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Longtime 'Contributor' vendor Curtis dies following battle with cancer

Jun 07 2017
Posted by: Staff
Longtime 'Contributor' vendor Curtis dies following battle with cancer

By: Linda Bailey

 

Longtime Contributor vendor Curtis Allen passed away May 26 at the age of 73 following a battle with cancer.

If you spent anytime at Eighth and Wedgwood over the past eight years, chances are you knew Curtis. When I think of him, I remember a man with a bright smile, strong shoulders and dark sunglasses waving, dancing and walking up and down the sidewalk selling papers. I remember a man who embodied strength, selling papers even after being diagnosed with stage four cancer. And more than anything, I remember a man who loved his customers and whose customers loved him.

Curtis was smart and professional. A real businessman. He worked hard. Like, incredibly hard. At everything he did. When Curtis began selling papers in the summer of 2009, he revolutionized our model. Instead of sticking to pedestrian areas downtown, Curtis went to Eighth and Wedgwood and sold directly to cars. That decision, along with 12- to 14-hour work days, propelled Curtis to the top of the sales list and changed how our vendors sold the paper. He held on to his sales territory for eight years — longer than any other vendor in our history.

“My memory is that Curtis has always been a quiet seller who took to the job and treated it like a job,” said Tom Wills in a vendor spotlight on Curtis from 2016. Wills is a founder of The Contributor and former director of vending. “Mainly, he was a leader and he was some- body who was a pioneer. He was the first vendor to unlock the potential of what The Contributor could be and what relationships could be formed with the community.”

And boy did Curtis form relationships. Andrew Krinks, The Contributor’s first editor and a regular customer of Curtis’s, described Curtis as a minister to his customers.

“He received much from his customers — including a new set of teeth — but he probably gave more than he received,” said Krinks in a Face- book post reflecting on Curtis’s life. “Curtis was one of the first vendors who impacted his customers enough that they would call us worried when he wasn't at his spot for a few days. We will never know the number of people he reached in such a way.”

One special customer was Joan Wilson. She bought papers from Curtis on her way to work since 2009. One morning early on, Wilson was having a hard time in her life. Curtis asked how she was doing, and she told him she wasn’t doing so well. Curtis leaned into her window, took her hand and said, “Joan, I pray for you every day.”

That kindness and thoughtfulness stuck with Wilson and she began a friendship with Curtis that lasted until the end of his life. They ate meals together, bought supplies when he first got into his own place and had long conversations. Wilson helped Curtis schedule cancer treatments, helped get him into hospice care and was able to take him on one last fishing trip about a month before he passed. “Eight years ago when I rolled down my window for the first time, I didn’t know the Lord had a plan for my life and that Curtis would touch my life the way he did,” Wilson said. “I saw him be gracious, thankful and he was honest. He wasn’t afraid to be honest. It’s easy to hide behind what looks good.”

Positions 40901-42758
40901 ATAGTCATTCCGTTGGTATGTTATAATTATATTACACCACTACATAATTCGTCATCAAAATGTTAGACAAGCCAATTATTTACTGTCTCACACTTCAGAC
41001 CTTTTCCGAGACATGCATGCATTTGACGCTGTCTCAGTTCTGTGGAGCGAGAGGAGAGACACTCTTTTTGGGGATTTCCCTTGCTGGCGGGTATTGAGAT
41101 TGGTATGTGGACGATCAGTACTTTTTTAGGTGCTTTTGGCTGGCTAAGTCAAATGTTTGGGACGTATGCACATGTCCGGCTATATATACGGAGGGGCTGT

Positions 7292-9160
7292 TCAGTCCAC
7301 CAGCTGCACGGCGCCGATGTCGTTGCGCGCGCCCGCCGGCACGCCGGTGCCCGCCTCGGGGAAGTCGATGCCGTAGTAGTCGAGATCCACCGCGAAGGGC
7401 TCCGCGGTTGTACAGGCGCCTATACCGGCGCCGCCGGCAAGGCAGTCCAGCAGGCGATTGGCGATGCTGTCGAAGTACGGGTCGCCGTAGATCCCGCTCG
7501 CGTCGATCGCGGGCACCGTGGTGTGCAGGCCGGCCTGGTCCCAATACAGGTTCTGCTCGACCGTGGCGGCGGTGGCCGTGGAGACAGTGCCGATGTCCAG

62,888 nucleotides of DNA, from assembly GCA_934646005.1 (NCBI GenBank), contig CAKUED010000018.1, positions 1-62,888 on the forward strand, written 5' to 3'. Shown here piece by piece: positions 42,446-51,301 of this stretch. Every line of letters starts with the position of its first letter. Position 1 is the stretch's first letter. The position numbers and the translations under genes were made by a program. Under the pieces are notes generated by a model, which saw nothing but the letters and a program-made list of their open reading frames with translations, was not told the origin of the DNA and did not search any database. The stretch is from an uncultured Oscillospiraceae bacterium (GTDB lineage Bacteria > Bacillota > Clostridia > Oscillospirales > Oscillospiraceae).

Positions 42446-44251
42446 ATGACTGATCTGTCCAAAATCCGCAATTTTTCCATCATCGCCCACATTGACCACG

In 2016, after being diagnosed with cancer, Curtis told me he was ready to talk. We’d been hounding him to do a vendor spotlight for the paper, but he was never interested. When he told me it was time, I dropped everything I had to do that day, grabbed my tape recorder and started listening. Curtis grew up on a plantation in Arkansas picking cot- ton, faced racism throughout his life and never stopped working. He held several jobs, experienced love and loss, beat a drug addiction, slept under bridges and owned houses.

It’s hard to sum up Curtis’ life in a few paragraphs. Every time I talked to him I learned something new. It feels like he lived a hundred different lives, all drastically different than mine. But he was open and easy to talk to. That’s a sentiment that’s been expressed to me by a lot of people who knew Curtis. I think there was something in his soul that made people trust him im- mediately and want to know him.

Curtis lived an extraordinary life. One that could have turned out a million different ways. I know I feel lucky that I got to know him for part of it. And I know Eighth and Wedgwood will never be quite the same. 


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